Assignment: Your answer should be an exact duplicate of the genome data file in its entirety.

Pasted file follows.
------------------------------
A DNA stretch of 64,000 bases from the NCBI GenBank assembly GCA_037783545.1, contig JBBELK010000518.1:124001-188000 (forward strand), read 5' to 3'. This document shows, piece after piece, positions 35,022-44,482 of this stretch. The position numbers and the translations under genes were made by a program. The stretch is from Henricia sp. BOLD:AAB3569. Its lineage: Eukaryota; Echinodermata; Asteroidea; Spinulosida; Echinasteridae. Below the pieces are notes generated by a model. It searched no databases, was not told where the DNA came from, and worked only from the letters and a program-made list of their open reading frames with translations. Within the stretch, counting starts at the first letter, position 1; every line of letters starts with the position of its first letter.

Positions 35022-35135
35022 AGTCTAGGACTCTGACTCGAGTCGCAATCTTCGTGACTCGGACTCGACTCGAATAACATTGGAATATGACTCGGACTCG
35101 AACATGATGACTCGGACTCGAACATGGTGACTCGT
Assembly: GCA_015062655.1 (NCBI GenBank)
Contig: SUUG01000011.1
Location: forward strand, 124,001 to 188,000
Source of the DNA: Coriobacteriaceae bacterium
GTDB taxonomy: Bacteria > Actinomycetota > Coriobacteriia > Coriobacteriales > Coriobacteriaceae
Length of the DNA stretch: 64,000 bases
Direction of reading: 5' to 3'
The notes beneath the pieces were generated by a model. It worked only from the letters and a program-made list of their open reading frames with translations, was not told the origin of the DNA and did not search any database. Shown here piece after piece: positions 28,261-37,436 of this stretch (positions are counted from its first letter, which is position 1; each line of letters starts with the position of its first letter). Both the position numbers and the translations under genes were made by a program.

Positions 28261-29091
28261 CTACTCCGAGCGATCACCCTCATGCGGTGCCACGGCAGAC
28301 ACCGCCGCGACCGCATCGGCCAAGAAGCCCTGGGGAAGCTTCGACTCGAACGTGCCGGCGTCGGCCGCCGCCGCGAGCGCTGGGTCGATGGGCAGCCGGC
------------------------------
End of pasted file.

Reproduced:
A DNA stretch of 64,000 bases from the NCBI GenBank assembly GCA_037783545.1, contig JBBELK010000518.1:124001-188000 (forward strand), read 5' to 3'. This document shows, piece after piece, positions 35,022-44,482 of this stretch. The position numbers and the translations under genes were made by a program. The stretch is from Henricia sp. BOLD:AAB3569. Its lineage: Eukaryota; Echinodermata; Asteroidea; Spinulosida; Echinasteridae. Below the pieces are notes generated by a model. It searched no databases, was not told where the DNA came from, and worked only from the letters and a program-made list of their open reading frames with translations. Within the stretch, counting starts at the first letter, position 1; every line of letters starts with the position of its first letter.

Positions 35022-35135
35022 AGTCTAGGACTCTGACTCGAGTCGCAATCTTCGTGACTCGGACTCGACTCGAATAACATTGGAATATGACTCGGACTCG
35101 AACATGATGACTCGGACTCGAACATGGTGACTCGT
Assembly: GCA_015062655.1 (NCBI GenBank)
Contig: SUUG01000011.1
Location: forward strand, 124,001 to 188,000
Source of the DNA: Coriobacteriaceae bacterium
GTDB taxonomy: Bacteria > Actinomycetota > Coriobacteriia > Coriobacteriales > Coriobacteriaceae
Length of the DNA stretch: 64,000 bases
Direction of reading: 5' to 3'
The notes beneath the pieces were generated by a model. It worked only from the letters and a program-made list of their open reading frames with translations, was not told the origin of the DNA and did not search any database. Shown here piece after piece: positions 28,261-37,436 of this stretch (positions are counted from its first letter, which is position 1; each line of letters starts with the position of its first letter). Both the position numbers and the translations under genes were made by a program.

Positions 28261-29091
28261 CTACTCCGAGCGATCACCCTCATGCGGTGCCACGGCAGAC
28301 ACCGCCGCGACCGCATCGGCCAAGAAGCCCTGGGGAAGCTTCGACTCGAACGTGCCGGCGTCGGCCGCCGCCGCGAGCGCTGGGTCGATGGGCAGCCGGC